If the central or state governments decide to heed to Prime Minister Narendra Modi’s Independence Day exhortations to “come forward under different schemes" to address what he referred to as a “population explosion", they will in all likelihood be contributing to a further worsening of India’s already poor sex ratio.

Even in its natural course, the decline of family sizes in India—with richer, healthier and better-educated families deciding to have fewer children—has gone hand in hand with a worsening of the sex ratio.

Economist Seema Jayachandran has found that the decline in fertility explains one-third to one-half of the recent increase in India’s sex ratio in favour of boys. Data from the National Family Health Survey (NFHS) 2015-16 indicates that families where a son is born are more likely to stop having children than families where a girl is born. Girls are far more likely to be a part of large families, while boys are much more likely to be part of single-child or smaller-sized families. The male-biased Indian sex ratio at birth is distinctly sharpened for the last child of the family.

This is not a trend that occurs naturally. As a comparison made in the 2017-18 Economic Survey with Indonesia shows, sex ratios in a population do not normally change significantly with birth order, signalling that there is something “unnatural" going on with Indian fertility.

Some of this could be attributed to families that continue to have children until they have as many sons as they would like. However, in-utero sex selection definitely plays a part, too. With the spread of ultrasound technology that can be used for prenatal sex determination, the likelihood that third and fourth order births would be girls in families that had not yet had a son declined sharply after the mid-1980s, research by economists Sonia Bhalotra and Tom Cochrane finds.

By the mid-1990s, ultrasound access was more widespread, but the desire for small families was growing, too. As a result of these two phenomena, families were no longer waiting for third and fourth births to intervene and even second order births began to be less likely to be those of girls.

Whether population control is introduced through coercion or through incentives, in patriarchal societies it leads to a worsening of the sex ratio, research shows.

Using Chinese census data, Avraham Ebenstein found that areas in China that enforced fines for second births more strictly during the one-child policy regime had lower fertility but worse sex ratios than areas that enforced fines less strictly. A scheme launched by the Haryana government in 2002 offered financial incentives to families that had fewer children, with the highest cash incentive to those having only one daughter, and a lower amount to those having only one son, or only two daughters. The result was a decline in fertility as evidenced by the share of families with only one child, economist S. Anukriti found. However, this decline was driven almost entirely by families having only one boy.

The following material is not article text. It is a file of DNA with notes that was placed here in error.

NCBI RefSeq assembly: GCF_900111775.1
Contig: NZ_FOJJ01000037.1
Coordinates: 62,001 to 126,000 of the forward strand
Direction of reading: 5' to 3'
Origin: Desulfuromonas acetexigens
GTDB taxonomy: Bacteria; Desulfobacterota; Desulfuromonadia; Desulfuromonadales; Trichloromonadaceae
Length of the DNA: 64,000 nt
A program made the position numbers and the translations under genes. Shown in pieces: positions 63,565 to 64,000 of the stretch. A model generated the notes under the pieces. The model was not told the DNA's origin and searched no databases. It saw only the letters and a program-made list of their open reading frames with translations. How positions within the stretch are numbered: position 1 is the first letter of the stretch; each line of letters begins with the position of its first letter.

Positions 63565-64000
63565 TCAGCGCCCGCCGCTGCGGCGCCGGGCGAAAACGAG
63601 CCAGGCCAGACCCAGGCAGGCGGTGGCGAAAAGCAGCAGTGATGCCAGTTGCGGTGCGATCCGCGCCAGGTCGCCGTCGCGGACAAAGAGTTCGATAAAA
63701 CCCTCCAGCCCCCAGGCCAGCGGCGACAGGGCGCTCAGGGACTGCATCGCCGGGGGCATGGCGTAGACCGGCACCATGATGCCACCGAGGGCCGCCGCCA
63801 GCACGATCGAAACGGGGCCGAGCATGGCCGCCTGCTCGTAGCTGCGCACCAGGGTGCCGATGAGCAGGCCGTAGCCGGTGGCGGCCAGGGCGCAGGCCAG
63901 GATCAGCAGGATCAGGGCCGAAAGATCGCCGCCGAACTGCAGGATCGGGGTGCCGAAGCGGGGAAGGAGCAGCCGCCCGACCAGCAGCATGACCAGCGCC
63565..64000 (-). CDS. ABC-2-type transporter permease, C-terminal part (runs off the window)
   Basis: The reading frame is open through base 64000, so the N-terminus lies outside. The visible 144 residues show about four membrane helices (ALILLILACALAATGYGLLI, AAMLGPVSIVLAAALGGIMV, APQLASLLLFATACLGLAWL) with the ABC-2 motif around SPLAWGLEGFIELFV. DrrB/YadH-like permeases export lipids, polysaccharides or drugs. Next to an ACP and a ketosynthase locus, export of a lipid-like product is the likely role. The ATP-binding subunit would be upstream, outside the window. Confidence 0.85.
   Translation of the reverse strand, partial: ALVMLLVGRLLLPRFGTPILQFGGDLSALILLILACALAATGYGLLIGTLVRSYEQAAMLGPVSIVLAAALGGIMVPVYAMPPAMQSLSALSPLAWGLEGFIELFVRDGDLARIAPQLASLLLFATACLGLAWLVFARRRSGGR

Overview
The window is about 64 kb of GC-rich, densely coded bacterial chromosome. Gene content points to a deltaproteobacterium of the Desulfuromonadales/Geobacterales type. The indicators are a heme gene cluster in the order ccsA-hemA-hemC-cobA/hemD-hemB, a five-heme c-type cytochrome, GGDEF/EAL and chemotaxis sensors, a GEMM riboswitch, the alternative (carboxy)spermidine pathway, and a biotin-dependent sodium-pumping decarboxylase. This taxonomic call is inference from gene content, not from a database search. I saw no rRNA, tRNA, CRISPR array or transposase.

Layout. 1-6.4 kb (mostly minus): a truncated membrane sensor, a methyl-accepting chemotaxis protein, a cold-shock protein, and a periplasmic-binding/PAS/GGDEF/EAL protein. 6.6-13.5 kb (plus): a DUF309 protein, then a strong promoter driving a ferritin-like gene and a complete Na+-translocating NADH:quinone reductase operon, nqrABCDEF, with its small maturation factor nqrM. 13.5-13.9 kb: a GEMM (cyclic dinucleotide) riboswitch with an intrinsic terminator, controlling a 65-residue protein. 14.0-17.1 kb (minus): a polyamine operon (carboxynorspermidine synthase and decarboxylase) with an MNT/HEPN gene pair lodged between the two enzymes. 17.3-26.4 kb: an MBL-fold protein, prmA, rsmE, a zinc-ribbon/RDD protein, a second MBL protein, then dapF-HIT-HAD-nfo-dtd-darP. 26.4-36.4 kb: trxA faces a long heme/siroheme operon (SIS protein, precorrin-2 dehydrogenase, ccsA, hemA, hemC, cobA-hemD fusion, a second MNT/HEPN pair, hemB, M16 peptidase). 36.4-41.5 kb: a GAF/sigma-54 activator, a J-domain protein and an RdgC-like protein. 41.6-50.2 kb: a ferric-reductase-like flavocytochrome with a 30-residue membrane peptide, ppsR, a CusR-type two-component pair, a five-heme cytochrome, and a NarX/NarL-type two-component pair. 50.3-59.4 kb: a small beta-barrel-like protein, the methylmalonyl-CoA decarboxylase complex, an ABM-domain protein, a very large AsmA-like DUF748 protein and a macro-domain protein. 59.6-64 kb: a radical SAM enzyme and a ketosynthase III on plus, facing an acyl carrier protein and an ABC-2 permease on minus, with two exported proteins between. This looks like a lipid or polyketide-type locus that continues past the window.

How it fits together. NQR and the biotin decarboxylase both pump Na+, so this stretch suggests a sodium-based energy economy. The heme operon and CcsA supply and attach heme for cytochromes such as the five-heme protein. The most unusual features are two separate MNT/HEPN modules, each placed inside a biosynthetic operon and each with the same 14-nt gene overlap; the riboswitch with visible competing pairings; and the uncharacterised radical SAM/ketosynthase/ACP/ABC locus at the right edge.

There was no increase in families having only one daughter, despite the financial incentives being highest for this outcome. There was also no consistently significant increase in families having only two daughters, despite the financial benefits for such families being the same as for those having only one boy.

The scheme did encourage smaller families, but only among those who were able to have only one son.

In general, families tend not to sex select before their first child, research by Sonia Bhalotra shows. Only if the first child is a girl, the likelihood of sex selection rises prior to the second birth.

However, Anukriti’s research shows that, families began to sex select even before the birth of the first child, due to the introduction of financial incentives for having just one child, coupled with latent preference for sons in the Indian society. This resulted in a worsening of the state’s sex ratio at birth.

Even schemes with less mass impact than that in Haryana have had similar effects. Starting with Rajasthan in 1992, several states began to enact laws debarring candidates with more than two children from contesting local body elections. Anukriti and economist Abhishek Chakravarty looked at eight such states and found that the laws did reduce fertility, but this came at the cost of a worsening sex ratio, as families tried to ensure their future eligibility for public office, while still having their desired number of sons. India is moving swiftly towards achieving replacement fertility and its cities are already coming face to face with extremely low fertility.

Population control schemes will only seek to worsen the sex ratio, even as growth and development are already lowering fertility, making the task of “Beti Bechao" more challenging than it is today.

Rukmini S. is a Chennai-based journalist.